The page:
As a Christian dad, I’m often asked, “Are you going to take your kids trick-or-treating?”
Yes, our Christian family does the Halloween thing. Here are three reasons why:
- It gives our family opportunity to talk about Spiritual heroes.
Many Christians have run from the holiday because they see it as focusing on demons and witches. Interestingly, the history of the holiday is the opposite. Halloween is a conjunction of the words “Hallowed Eve.” In 835, Pope Gregory decided to take a Romanized Celtic holiday to honor the dead and connect it to a three day festival to honor martyrs on November 1st and all who have died on November 2nd.
At Halloween, talk as a family about the many martyrs who have given their lives for the Gospel. How can someone say? “To live is Christ, and to die is gain” (Phil 1:21). Then talk about death and the hope we have in Jesus. “So we are always of good courage. We know that while we are at home in the body we are away from the Lord, for we walk by faith, not by sight. Yes, we are of good courage, and we would rather be away from the body and at home with the Lord. So whether we are at home or away, we make it our aim to please him” (2 Cor 5:6–9)
- It gives our family an opportunity to love our neighbors.
On Halloween, many will turn their lights off and pretend not to be home. Going door-to-door to collect treats is a tradition that began in Ireland hundreds of years ago. Farmers would knock on doors to collect food for a village feast and bonfire. It was a community event. During the 1800s, many people migrated from Ireland to the United States and they brought the activity with them.
Christians go out of the way to show love to our neighbors. Halloween is the holiday on the calendar that most encourages our culture to knock on our neighbor’s doors. It also gives us an easy way to show love to our neighbors’ kids by putting candy in their hands. At Halloween, talk about how Jesus taught that all Old Testament could be summarized in the Great Commandment to love God and love your neighbor. If you want to go further, In Luke 10:25-37, Jesus tells the story of the good Samaritan to elaborate on how we should go out of our way to love our neighbors.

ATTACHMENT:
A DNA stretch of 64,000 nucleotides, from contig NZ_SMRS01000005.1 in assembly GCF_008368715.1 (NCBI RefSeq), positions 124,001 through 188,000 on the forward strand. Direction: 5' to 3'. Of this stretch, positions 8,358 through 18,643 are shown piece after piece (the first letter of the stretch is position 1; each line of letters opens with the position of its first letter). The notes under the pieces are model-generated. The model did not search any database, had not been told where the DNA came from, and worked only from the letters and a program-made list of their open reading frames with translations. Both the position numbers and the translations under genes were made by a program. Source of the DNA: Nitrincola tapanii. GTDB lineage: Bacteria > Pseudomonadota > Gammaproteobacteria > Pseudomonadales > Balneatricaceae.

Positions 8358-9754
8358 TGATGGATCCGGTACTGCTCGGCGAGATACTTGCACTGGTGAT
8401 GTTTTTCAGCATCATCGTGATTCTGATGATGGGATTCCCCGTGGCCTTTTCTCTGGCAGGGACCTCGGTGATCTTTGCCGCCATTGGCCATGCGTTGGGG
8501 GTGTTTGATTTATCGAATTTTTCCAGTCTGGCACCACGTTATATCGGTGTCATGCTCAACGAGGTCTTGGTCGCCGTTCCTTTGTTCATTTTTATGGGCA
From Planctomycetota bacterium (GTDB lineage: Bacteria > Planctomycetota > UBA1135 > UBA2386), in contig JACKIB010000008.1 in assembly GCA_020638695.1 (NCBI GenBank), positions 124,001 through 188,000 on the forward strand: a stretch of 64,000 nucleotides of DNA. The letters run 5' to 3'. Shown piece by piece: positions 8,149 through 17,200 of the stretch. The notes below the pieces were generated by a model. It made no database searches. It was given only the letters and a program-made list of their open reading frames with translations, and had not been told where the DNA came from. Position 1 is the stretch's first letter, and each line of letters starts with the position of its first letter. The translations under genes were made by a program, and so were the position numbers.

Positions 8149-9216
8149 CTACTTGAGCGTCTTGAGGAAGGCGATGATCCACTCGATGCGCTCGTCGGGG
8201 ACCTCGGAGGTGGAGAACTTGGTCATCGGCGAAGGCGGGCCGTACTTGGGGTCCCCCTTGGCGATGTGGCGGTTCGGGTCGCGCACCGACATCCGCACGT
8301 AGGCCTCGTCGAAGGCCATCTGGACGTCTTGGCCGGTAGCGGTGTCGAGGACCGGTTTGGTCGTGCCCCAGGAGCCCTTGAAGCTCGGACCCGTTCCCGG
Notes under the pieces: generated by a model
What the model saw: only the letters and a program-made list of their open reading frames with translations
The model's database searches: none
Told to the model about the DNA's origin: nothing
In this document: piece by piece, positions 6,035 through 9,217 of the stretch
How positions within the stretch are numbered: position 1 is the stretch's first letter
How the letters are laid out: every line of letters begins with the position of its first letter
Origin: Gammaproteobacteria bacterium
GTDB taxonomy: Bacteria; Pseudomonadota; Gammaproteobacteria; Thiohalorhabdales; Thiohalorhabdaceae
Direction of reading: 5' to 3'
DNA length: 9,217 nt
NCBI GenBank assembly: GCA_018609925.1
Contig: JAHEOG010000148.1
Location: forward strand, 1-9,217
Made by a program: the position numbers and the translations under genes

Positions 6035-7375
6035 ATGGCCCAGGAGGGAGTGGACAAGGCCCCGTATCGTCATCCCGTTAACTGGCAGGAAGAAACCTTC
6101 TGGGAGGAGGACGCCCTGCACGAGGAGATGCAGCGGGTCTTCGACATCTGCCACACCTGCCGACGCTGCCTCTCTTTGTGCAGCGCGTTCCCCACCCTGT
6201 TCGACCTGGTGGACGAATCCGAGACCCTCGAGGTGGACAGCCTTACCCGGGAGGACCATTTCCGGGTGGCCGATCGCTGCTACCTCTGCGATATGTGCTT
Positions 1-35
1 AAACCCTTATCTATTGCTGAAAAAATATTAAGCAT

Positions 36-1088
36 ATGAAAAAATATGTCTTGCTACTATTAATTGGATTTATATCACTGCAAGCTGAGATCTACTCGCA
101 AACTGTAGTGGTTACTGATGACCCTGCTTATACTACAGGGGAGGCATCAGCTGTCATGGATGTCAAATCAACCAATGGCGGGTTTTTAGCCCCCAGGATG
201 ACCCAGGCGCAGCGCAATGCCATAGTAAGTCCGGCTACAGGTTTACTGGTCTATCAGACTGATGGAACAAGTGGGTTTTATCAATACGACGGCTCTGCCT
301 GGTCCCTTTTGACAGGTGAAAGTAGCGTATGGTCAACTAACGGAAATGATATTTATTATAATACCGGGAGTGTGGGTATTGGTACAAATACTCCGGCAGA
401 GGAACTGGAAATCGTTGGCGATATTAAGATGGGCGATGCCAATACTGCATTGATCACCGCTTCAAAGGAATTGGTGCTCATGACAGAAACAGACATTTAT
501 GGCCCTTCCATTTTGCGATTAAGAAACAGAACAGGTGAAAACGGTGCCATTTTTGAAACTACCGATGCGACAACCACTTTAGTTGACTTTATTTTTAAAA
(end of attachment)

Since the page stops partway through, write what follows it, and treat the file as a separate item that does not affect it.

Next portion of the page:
- It gives our family an opportunity to have fun.
OK, so maybe that isn’t a “spiritual” reason, but I’m serious. We look for opportunities to laugh together. Getting dressed up is fun. Serving our neighbors is really fun… It is better to give than receive. Our kids love handing out candy and watching mom and dad get into it.
What will your family do tonight? If you have a thoughtful response, please share it below.
Note: Today, is also the 500 year anniversary of Luther’s Ninety-five Theses that helped to launch the Great Reformation. Take some time to read my friend, Jeff Warren’s outstanding blog on it here: http://www.pcbc.org/jeffsblog/
I’m all for ‘doing the Halloween thing’ for the reasons you mentioned; however, there are still others who may recall some detailed, historical findings about the origins of Halloween that are pointed out (in Wikipedia) by historian Nicholas Rogers, that I can see may not be favorable to some Christians. I think partaking in the celebration of Halloween can be debatable, but I also invite everyone who encounters this debate to read and meditate over Romans 14 and not only reflect on their own life, but also to not pass judgement on one another as it is written in verse 13. (I would also point out, interestingly, that this chapter starts out with, “Accept the one whose faith is weak, without quarreling over disputable matters.”~NIV)
Thank you for this blog post…and Happy Halloween to you and your family!